Proving the value of learning and development programs is important, but it’s no easy feat. According to data from LinkedIn’s 2017 Workplace Learning Report, 32 percent of learning executives believe demonstrating ROI is a top challenge for L&D, and 80 percent agree that quantifying employee development is top-of-mind for their CEO and leadership team.
As a result, companies often embrace a “virtuous evaluation cycle” when building learning solutions for employees: Identify business needs, develop a learning solution, collect the results, determine impact — and then iterate on what works. It’s a proven process across multiple dimensions of a business, and yet it often falls short of quantifying returns on learning investments. So while most companies are largely adept at identifying their business needs and deploying solutions, far fewer are good at quantifying impact.
Because, as it turns out, the trusty evaluation cycle omits a necessary ingredient to success: learning analytics. And I’m not talking about the analytics that are sourced from subjective employee satisfaction surveys, which barely scratch the surface on engagement and desired outcomes. Such summative measures rarely reflect what we know to be true about learning science. We rarely remember, or can articulate how and when we learn, right after we absorb content. Rather, learning manifests itself over time to allow for reflection, observation and practice.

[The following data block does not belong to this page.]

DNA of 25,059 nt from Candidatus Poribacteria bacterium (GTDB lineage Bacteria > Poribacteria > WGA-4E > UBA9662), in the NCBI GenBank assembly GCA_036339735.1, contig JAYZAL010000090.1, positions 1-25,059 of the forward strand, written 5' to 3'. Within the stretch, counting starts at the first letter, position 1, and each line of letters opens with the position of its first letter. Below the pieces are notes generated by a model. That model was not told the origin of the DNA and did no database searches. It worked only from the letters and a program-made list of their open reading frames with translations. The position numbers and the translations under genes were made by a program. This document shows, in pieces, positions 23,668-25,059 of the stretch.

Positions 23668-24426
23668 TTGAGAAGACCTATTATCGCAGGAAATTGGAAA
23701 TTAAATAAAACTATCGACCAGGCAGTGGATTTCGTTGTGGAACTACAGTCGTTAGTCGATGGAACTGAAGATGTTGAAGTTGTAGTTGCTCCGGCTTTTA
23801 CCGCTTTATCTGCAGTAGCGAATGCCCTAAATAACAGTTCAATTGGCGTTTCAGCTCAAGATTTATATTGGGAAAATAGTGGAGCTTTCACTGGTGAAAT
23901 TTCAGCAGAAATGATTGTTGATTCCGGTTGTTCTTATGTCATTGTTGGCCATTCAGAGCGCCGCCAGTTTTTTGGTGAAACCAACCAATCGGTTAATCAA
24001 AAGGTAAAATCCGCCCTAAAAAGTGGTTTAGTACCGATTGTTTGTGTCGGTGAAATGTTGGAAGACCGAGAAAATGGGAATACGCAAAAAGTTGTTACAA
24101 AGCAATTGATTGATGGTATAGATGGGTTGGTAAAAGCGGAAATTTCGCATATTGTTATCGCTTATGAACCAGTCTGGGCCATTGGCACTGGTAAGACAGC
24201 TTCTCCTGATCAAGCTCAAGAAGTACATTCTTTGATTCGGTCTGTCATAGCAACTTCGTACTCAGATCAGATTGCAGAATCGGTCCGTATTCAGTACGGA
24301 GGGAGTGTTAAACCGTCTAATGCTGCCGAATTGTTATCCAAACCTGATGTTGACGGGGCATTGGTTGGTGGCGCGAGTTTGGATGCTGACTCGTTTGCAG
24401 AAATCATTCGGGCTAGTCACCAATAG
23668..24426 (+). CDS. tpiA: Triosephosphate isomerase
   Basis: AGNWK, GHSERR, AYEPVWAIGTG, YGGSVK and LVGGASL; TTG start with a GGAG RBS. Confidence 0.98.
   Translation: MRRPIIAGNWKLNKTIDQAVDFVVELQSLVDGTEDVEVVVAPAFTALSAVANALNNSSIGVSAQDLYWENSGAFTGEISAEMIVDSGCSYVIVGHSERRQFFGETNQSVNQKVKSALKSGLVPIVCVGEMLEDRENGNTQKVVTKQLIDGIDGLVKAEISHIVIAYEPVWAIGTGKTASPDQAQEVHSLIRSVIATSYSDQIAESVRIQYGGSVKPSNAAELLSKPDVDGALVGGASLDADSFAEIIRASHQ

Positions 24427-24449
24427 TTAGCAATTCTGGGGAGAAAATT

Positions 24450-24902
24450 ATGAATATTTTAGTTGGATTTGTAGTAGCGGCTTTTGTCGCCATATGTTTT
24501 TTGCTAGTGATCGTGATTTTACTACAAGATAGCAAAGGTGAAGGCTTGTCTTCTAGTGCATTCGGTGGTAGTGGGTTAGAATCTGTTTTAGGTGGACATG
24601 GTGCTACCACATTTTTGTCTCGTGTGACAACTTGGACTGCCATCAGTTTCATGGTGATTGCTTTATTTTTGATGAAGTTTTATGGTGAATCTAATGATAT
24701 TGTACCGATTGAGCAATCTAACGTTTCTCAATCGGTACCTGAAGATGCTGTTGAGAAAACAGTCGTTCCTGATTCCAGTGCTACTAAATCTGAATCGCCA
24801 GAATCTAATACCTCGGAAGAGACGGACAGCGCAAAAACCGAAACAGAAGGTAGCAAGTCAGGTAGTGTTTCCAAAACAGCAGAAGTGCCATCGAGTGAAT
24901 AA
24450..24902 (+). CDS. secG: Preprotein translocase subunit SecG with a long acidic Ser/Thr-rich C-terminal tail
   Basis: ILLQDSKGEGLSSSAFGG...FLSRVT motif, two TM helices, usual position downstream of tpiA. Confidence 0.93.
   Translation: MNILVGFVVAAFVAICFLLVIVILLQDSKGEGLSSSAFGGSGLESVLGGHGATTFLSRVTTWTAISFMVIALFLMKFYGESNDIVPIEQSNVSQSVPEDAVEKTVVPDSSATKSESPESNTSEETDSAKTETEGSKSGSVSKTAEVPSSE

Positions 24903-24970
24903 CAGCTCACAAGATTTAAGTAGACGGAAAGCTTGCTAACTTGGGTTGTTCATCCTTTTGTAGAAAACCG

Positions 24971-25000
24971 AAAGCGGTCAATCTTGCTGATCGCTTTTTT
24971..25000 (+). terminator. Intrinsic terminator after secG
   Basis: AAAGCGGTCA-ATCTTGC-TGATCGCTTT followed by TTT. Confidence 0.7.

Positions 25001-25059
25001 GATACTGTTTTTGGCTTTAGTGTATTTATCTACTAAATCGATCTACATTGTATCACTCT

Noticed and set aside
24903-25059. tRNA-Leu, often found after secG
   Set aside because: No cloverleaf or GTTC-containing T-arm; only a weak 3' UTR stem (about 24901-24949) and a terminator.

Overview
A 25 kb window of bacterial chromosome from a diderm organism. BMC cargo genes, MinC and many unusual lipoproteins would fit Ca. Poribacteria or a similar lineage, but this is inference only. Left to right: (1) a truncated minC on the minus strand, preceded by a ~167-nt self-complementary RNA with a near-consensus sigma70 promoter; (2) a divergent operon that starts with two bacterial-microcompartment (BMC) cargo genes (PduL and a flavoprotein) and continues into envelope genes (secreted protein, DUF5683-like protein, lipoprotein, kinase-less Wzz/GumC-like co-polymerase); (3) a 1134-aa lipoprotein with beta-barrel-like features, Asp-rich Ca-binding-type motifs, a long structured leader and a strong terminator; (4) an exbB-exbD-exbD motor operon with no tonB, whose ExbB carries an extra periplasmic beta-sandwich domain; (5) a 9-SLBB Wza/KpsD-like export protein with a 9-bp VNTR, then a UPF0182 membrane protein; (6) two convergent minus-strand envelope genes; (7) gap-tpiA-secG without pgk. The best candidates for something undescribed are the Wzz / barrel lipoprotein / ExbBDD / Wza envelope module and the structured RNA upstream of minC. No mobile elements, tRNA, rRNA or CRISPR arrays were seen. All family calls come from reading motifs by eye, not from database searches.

For example, when a manager tells his employee to solve a problem in a new way, he can describe how the approach works — but true learning retention happens when employees have a continuing discussion about pros and cons of different methods, how to execute, plus short- and long-term impact for different stakeholders. Learning science shows us that the key to generating valuable learning analytics, and determining learning ROI, lies in listening to how employees talk about what they’re learning.
Until recently, this wasn’t possible at scale. Now most modern learning solutions capitalize on the familiar by tracking discussion, collaboration and peer-to-peer experiences. As computing power has accelerated and costs have fallen, organizations are able to map structured dialogue over time. Through online discourse, technology enables the use of natural language processing to identify and flag key themes that emerge.
For the first time, employers can actually “hear” whether key learning concepts are borne out in the language their employees are using and “listen” to understand whether new concepts are becoming a part of the corporate lexicon.
Learning analytics to identify key themes in the dialogue of employees provides businesses with a clear view into how participants really feel about what they’re learning — and the impact the learning solution is having on their growth as learners.
Alan Todd is founder and CEO of CorpU. To comment, email email@example.com.